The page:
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Glee, Dickens and Drugs

After watching the season premiere of Glee on DVR, I was moved to look up a quote.  While on the boards – I saw comment after comment about the upcoming Cory Monteith tribute episode.  Negative comments.

A lot of people it seems, feel that a tribute show is not only not in order – but in bad taste.  “Hollywood shouldn’t be glorifying drug use!”

As if his body of work and part in making Glee a successful television program should not be acknowledged or celebrated.

If that is the case – then we all really ought to stop celebrating or recognizing the following people and their contributions to history and culture:

Van Gogh, Edgar Allen Poe, George Washington, Ernest Hemingway, Winston Churchill, Florence Nightingale, Sigmund Freud, Pablo Picasso, Stephen King …

Just a few people who used/abused drugs during their lifetime.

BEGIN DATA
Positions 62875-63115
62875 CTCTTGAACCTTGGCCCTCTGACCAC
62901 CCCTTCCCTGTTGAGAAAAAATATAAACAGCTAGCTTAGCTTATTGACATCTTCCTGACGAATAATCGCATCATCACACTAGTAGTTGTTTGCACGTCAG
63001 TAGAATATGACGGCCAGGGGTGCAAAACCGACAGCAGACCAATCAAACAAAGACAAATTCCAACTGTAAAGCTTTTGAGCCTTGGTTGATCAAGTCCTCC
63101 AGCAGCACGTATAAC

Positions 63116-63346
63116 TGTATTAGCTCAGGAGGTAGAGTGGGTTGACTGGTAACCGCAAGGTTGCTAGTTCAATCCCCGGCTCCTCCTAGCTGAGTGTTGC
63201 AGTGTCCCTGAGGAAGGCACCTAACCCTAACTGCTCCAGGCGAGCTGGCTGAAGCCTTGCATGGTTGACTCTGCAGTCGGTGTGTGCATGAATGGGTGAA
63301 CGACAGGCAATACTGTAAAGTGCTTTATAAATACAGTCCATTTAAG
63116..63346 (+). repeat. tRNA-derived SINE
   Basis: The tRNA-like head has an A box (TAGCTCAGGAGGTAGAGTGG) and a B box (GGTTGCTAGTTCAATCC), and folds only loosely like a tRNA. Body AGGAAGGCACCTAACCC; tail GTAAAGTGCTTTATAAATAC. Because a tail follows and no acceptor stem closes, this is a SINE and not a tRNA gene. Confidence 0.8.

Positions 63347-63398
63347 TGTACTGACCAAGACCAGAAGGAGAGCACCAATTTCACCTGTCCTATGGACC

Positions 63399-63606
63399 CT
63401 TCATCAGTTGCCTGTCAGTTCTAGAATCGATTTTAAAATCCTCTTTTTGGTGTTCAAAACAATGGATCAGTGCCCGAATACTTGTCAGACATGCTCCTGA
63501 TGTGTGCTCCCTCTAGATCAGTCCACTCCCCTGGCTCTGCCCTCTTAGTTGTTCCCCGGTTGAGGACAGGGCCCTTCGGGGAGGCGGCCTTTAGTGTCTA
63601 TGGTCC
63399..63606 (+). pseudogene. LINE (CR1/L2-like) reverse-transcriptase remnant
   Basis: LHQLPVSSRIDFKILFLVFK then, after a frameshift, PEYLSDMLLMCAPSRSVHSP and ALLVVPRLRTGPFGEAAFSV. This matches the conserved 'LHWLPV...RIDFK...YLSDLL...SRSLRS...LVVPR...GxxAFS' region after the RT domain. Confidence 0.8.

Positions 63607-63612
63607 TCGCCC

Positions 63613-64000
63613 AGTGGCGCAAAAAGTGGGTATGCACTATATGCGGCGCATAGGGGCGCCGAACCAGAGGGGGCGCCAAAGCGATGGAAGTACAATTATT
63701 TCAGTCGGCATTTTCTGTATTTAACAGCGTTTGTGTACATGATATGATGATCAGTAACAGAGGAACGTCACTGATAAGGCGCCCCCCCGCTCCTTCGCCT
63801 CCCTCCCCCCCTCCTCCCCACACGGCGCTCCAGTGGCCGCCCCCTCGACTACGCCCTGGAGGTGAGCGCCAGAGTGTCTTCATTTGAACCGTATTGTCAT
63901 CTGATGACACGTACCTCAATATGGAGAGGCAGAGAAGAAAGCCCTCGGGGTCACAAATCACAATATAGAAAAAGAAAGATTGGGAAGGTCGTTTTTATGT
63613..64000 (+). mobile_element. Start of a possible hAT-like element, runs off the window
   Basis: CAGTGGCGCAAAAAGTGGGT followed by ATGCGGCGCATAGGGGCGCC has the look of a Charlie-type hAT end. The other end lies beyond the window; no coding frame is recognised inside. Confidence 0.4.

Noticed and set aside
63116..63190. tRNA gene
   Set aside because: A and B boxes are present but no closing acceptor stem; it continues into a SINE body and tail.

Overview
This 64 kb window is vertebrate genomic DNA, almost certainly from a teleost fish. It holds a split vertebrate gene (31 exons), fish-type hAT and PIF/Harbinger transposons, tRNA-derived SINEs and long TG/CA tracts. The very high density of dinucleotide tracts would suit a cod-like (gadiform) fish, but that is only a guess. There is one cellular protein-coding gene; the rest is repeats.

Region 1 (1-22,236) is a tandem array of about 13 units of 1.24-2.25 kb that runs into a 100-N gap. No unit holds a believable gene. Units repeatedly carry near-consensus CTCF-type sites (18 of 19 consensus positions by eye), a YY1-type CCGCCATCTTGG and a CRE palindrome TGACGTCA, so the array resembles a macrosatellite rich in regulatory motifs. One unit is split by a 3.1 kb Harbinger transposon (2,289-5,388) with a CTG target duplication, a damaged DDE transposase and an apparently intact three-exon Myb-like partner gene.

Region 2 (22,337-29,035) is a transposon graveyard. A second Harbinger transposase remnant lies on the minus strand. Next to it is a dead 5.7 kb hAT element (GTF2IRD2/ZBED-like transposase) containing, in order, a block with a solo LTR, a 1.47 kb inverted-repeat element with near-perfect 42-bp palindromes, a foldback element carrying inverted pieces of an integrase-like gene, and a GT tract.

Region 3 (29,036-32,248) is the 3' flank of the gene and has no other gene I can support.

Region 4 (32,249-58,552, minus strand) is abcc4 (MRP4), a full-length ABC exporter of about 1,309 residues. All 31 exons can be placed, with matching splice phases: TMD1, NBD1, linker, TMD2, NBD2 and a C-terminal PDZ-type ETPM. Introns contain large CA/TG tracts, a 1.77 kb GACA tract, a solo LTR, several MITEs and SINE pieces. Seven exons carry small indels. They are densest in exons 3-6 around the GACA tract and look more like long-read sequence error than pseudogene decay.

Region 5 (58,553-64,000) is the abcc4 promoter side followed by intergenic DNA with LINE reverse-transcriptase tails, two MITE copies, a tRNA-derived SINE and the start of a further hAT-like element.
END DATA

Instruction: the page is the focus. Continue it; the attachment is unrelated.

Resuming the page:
And if you’re thinking about putting on a heart warming holiday film in the next couple of months, make sure it isn’t ‘A Christmas Carol.’

Do you think if  TMZ was there to report every time Charles Dickens got into opium that we may not have ‘Oliver Twist’ or  maybe there would only be a tale about ‘One City’? ‘Mediocre Expectations’?

Drug use, abuse and addiction is nothing new.  As long as there are humans with physical, mental or emotional pain – there will be a drug to numb it.  Addictive ones – that grab hold and render the user dependent.

But does an addiction define you?  Shouldn’t a persons accomplishments be celebrated? In spite of flaws, handicaps or addictions?

No, drug addiction shouldn’t be glorified.  But if using drugs disqualifies a person for any good they may have done – then you’re going to have to cast a much wider net than ‘Hollywood.’

I’ll be tuning in for the tribute show the 2nd week of October, because I know they won’t be celebrating his drug use.

His sad, untimely death closed the curtain on what might have played out.  I look forward to remembering the moments that have made me smile on an innovative show he was an integral part of.


Musings from the Laundromat: “I don’t know” edition

There is just so much going on right now.  Personally, Locally, Nationally, Globally.